Conclusion. This series did an amazing job of expanding a universe and included some top name authors. I prefer Crispin’s style to Weinstein’s, and don’t recall the tale of how they came top be co-writing this book. Independently they both are prolific sci-fi authors and have written several Star Trek novels. I recommend the entire series. You can find out more about them on the long un-updated fan site here.
Show me more: A sixteen novel prose series tie-in with two fantastic TV miniseries, a season-long television series (not the best), an eighteen issue comic series from DC Comics, and a Hardcover novel direct sequel to the novelization of the original miniseries that ignores everything that came after it (huh?). Also, a reimagined reboot TV series that strayed too far from the premise.
Available? Long out of print. Only available used on Amazon and eBay. On eBay, search for ‘V Series Novels’ or the like. A plain and simple ‘V’ will get you anything with a roman numeral five in it. Good hunting.
Nominated next for this chain letter. Kim Perrone
Just when you thought it was safe to go back in the water…
BOOK 2. JAWS 2
Yes, this is one of the best novels I have ever read. Much better than Peter Benchley’s original. Don’t judge me. You don’t know.
“He heard the faint subway roar. He did not care. He stopped moving. He was too tired to fight his sleepiness, though the boat was only three strokes away. He would doze like a basking seal, and swim the last few feet later.
Then he was borne aloft. He sensed his ribs, lungs, spleen, kidneys, bowels, duodendum, were being firmly squeezed together as if in some giant hydralic press.
He felt no pain at all.”
Author. Hank Searls
Exposure. My mom had a bookshelf with “grown-up” novels in my parents’ bedroom. When I was bored and she wasn’t home, I would raid those books, looking to read something I wasn’t allowed to read. In this manner, I was exposed to the novelizations of Alien, ET, The Shining, Christine, The Amityville Horror, Poltergeist, It, and even the Flowers in the Attic series. It was in the fourth-grade that I stumbled upon mom’s copy of Jaws 2.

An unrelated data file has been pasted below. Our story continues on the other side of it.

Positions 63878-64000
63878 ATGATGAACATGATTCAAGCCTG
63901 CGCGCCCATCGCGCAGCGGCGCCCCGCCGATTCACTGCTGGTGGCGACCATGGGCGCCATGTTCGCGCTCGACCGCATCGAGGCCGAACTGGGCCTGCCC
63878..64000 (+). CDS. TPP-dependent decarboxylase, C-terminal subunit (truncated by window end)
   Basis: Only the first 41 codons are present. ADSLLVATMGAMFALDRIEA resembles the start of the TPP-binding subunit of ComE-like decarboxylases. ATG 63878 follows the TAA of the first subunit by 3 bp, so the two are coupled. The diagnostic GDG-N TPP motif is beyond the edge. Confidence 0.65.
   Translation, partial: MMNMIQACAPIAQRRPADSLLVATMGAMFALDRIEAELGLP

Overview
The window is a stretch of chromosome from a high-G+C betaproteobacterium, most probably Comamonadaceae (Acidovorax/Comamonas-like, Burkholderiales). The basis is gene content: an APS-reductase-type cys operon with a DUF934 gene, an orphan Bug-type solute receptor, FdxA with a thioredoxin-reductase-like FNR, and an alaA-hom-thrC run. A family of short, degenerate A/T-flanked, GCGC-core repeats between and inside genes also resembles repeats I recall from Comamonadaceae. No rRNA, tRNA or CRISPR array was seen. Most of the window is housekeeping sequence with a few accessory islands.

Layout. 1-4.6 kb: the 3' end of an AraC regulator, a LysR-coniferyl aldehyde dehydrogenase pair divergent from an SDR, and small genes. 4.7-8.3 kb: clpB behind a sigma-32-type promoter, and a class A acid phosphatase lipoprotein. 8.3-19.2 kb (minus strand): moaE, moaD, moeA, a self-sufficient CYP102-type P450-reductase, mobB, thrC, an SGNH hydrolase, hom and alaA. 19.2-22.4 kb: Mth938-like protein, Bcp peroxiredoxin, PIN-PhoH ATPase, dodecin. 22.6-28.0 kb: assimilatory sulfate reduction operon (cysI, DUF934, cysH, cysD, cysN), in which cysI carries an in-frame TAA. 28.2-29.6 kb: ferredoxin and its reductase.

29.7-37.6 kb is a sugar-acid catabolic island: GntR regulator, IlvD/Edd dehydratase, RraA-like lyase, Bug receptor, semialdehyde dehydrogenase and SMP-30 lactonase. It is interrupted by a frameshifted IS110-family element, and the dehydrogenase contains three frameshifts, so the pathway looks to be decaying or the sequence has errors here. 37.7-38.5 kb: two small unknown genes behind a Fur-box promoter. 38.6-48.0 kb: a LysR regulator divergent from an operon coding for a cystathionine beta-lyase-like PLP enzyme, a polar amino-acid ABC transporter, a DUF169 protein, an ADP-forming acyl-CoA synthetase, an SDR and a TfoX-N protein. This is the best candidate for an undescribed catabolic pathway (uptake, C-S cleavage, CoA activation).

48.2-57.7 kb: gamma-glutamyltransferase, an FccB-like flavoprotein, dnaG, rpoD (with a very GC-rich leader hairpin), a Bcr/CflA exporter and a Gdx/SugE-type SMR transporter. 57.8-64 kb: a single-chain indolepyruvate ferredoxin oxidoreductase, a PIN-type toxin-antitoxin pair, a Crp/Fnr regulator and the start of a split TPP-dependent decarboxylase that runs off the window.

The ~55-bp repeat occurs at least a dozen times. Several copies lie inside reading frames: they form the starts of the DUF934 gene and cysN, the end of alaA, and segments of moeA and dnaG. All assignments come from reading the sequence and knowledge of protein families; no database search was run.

I was always tentative with these horror novels. I didn’t want to scare myself, so I would pop a book open to a random page, hope for a dirty scene, read a paragraph out of context, and then decide whether or not I was going to stay away from that one. I flipped through Jaws 2 and read a vignette about an embryonic male shark struggling to survive against his equally unborn but bigger sisters who were trying to eat him in their mother’s womb.
It got better. I realized that I was reading the mother shark’s point of view. She was aware of the conflict in her uterus and was driven to eat to stop her unborn children from eating each other. My nine-year-old mind was blown. This one went in my backpack and made its way to school with me.
Jaws 2 is a classic example of the old adage that the book is better than the film. Thing is, the book was based on the film—but a version of the film that didn’t make it to the screen. The Jaws 2 movie that almost was was much darker than what we got, and that’s a topic for a future essay. But even though this novel is based on an unshot script, Searls nonetheless owns this story—the shark’s internal musings and the in utero fight for survival is all him.
I remember pouring over the book under my desk when I was supposed to be reading textbooks in class (I’m a fast reader, so I always finished before the allotted time). The descriptions were vivid, the horror was real, and it made me look at the world in a different way. I’m paraphrasing here, but instead of saying something like, “the sun was setting,” Searls would write something to the effect of, “the sun was a lazy red ball bouncing on the horizon.” I use it to teach creative descriptors in my creative coaching sessions and on my writing panels. It inspired my future writings, and at the time it opened my eyes to new ways of looking at the world.
It also probably helped me down the road towards becoming the continuity freak I am today. In Searl’s Jaws 2, the pregnant mother shark is traveling up the gulf stream as her kind is wont to do, searching for food to satisfy her developing young. She realizes she’s come to a place she’s been before, an area of ocean where two years before a large male shark had wrestled her to the bottom, had his way with her and swam off towards a nearby island. She remembers the pain of the moment, and that her unborn offspring were in fact sired by him. Angrily, she changes course, heading towards the island in search of revenge.